Claudio Quest Parodies Nintendo’s Mario Games to Rollicking, Silly Results

Has anyone or anything done comparatively so little and become so iconic as the brothers Mario and Luigi? Okay, lots of things have (hello, Kardashian World Order and all other shitbirds who have no talent or spark other than cultivating the cult of personality). But be that as it may, Mario, the mustachioed, red-capped, blue-overall-clad character who debuted in the 1981 arcade game Donkey Kong with one weapon in his arsenal—jumping—and his second-fiddle brother, Luigi, who debuted in 1983’s Mario Brothers, have proven a most ubiquitous brand, from scores of video games on multiple consoles to TV, film, comics and nearly every kind of merchandise you can think of. Not bad for a couple of nondescript Italian-American plumbers who got their start by spending more time in the New York City sewers than Killer Croc does in Gotham City’s.

The latest iteration is the musical Claudio Quest, receiving its West Coast premiere at the Chance Theater. For obvious reasons (COPYRIGHT!), creators Drew Fornarola and Marshall Pailet have had to fudge everything from the brothers’ names (Claudio and Luis) to the setting (Mushroom Land is now Eggplant Land) to the villain (Bowser to Bruiser). Even our hapless Princess Toadstool is now Princess Poinsettia. But make no mistake, this is 1985’s Super Mario Brothers, albeit a song-and-dance parody that is light-hearted most of the time, introspective a small degree of the time, and cheesy and rollicking silly fun all of the time.

It’s also a show that never seems to know just what it wants to be. Most of the first half is ridiculously over-the-top, filled with goofy songs and hijinks as the denizens of Eggplant Land rally around the glorious Claudio (Beau Brians), as he triumphantly rescues the princess. Yet again. But several subplots—including Poinsettia’s sister Princess Fish, frustrated at always being left behind in the castle, emerging as a kick-ass martial-arts heroine determined to join the latest quest and Luis’ wrestling with always being the No. 2 player—attempt to inject some genuine drama or depth to the production. Then there’s our villain Bruiser, who bares his soul to a therapist and doesn’t understand why his deep love of a princess isn’t reciprocated since his constant abductions of her stem solely from his complete devotion.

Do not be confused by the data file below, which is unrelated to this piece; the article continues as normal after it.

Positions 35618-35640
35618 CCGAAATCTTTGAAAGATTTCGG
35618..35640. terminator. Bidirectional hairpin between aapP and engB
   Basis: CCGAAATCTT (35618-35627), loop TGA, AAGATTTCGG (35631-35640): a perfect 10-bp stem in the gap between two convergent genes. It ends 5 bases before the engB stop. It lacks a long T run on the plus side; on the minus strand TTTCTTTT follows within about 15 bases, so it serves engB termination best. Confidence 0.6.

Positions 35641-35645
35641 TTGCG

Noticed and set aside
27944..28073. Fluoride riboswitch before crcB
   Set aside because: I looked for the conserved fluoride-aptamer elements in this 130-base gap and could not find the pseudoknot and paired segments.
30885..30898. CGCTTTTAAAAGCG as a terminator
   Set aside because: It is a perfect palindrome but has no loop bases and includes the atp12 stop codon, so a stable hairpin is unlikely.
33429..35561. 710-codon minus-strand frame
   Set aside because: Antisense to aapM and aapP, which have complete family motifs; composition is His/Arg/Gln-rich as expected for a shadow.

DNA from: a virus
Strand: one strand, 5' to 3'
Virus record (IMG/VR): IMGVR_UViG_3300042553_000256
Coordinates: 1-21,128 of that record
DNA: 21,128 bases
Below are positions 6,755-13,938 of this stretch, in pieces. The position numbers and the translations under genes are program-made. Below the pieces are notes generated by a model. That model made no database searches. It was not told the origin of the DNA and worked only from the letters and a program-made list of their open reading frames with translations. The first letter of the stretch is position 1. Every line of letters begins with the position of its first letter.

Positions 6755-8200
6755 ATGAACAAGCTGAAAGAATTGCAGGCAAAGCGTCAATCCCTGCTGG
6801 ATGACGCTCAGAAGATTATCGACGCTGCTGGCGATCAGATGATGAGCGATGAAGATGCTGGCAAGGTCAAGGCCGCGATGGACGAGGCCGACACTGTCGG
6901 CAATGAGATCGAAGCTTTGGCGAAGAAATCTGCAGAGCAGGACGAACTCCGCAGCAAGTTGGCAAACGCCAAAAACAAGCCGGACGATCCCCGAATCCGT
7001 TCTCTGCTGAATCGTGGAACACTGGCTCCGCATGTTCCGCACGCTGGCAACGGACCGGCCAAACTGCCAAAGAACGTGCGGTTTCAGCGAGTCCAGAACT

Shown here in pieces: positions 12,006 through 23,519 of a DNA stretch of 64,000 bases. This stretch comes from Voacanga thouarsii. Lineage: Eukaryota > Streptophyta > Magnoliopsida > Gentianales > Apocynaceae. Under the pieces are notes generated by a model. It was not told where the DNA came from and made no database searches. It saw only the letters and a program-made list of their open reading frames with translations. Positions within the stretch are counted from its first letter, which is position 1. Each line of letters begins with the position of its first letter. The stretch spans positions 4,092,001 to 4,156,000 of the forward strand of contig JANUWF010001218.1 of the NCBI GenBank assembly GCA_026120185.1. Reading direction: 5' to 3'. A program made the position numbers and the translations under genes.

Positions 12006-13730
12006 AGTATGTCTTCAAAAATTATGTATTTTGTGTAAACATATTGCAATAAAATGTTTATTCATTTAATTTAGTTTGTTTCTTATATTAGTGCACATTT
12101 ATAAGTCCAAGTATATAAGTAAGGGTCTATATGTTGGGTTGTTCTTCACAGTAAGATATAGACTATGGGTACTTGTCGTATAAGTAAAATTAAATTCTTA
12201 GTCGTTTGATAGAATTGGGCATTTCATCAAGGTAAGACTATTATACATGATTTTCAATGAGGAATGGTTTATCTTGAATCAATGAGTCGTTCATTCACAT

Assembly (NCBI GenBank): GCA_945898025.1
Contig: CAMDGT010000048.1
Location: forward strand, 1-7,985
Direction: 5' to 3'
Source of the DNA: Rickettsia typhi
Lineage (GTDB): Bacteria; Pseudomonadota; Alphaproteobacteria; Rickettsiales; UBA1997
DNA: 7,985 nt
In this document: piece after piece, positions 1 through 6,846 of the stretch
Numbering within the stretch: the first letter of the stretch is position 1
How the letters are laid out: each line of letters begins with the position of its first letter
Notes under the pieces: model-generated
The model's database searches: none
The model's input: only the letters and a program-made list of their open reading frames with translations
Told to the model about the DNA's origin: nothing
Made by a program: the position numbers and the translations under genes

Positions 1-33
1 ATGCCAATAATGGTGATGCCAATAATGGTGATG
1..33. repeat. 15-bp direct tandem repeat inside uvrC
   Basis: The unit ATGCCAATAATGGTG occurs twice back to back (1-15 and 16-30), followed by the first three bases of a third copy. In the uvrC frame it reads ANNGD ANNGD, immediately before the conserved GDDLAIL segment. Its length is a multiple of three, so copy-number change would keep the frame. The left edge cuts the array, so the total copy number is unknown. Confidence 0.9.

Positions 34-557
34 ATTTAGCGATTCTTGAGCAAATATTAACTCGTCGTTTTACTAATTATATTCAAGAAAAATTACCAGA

The result is a show that runs on two tracks: one in which garishly costumed characters wielding simplistic arcade-like monsters either root for or attempt to kill the brothers as they jump, kick and batter their foes away, and one in which 8-bit characters grapple with existential crises. It makes for a fun, if ultimately unsatisfying, ride, one hampered by prerecorded music that occasionally dwarfs the actual singing and the sneaking suspicion that what you’re watching is a less fully fleshed-out show than a goofy idea brought to shaky, if bouncy, fun by two very creative people whose talents may have been put to better use.

However, in defense of the creators, there is one fascinating moment late in the first act, a Long, Dark Night of the Soul in which Claudio questions his place in the universe and whether any such thing as free will exists. It’s an existential moment of self-awareness (or the sense of a lack thereof) that channels the android angst of HBO’s Westworld and the more scientific postulations proffered by Neil Degrasse Tyson and his smarty-pants ilk who speculate that the universe, as we comprehend it, is really nothing more than an elaborate computer simulation designed by an omnipotent being (compared to us idiots, anyway).

But that’s about where the smart begins and ends in this show. That’s not to say there aren’t a lot of chuckles to be had or several strong performances. Monika Pena is a scream as the piss-and-vinegar Princess Fish, whether rebelling against the conceits of a patriarchal video-game culture in which female characters are relegated to hapless bystanders or displaying her savage high kicks; Miguel Cardenas overcomes a ridiculous costume and character (a fire-breathing platypus) to deliver a rocking performance, particularly in the second act; and Andrew Puente’s Luis is a suitably recalcitrant support character thrust into the limelight.

While fans of the franchise and perhaps the first generation wave of home-console gaming might get a big kick out of this, it’s difficult to think this show will make much of an impression outside of some cultish fringe-festival type of deal. But the creators’ attempt at Disnify-ing the ending, with a predictably lightweight Hero’s Journey and a song featuring two quite different princesses finding common ground, works against that. So what we get is a show that nods at edgy and snarky, but also embraces pedestrian tropes. After seeing two previous musicals from the highly talented Pailet, including the raucous Triassic Parq: The Musical and the more conventional (sort of) Loch Ness, the advice from this quarter is to ditch the family-friendly stuff and go for the jugular.

Claudio Quest at Chance Theater, 5522 E. La Palma Ave., Anaheim, (888) 455-4212; Fri., 8 p.m.; Sat, 3 & 8 p.m.; Sun., 3 p.m. Through Feb. 26. $31-$45.

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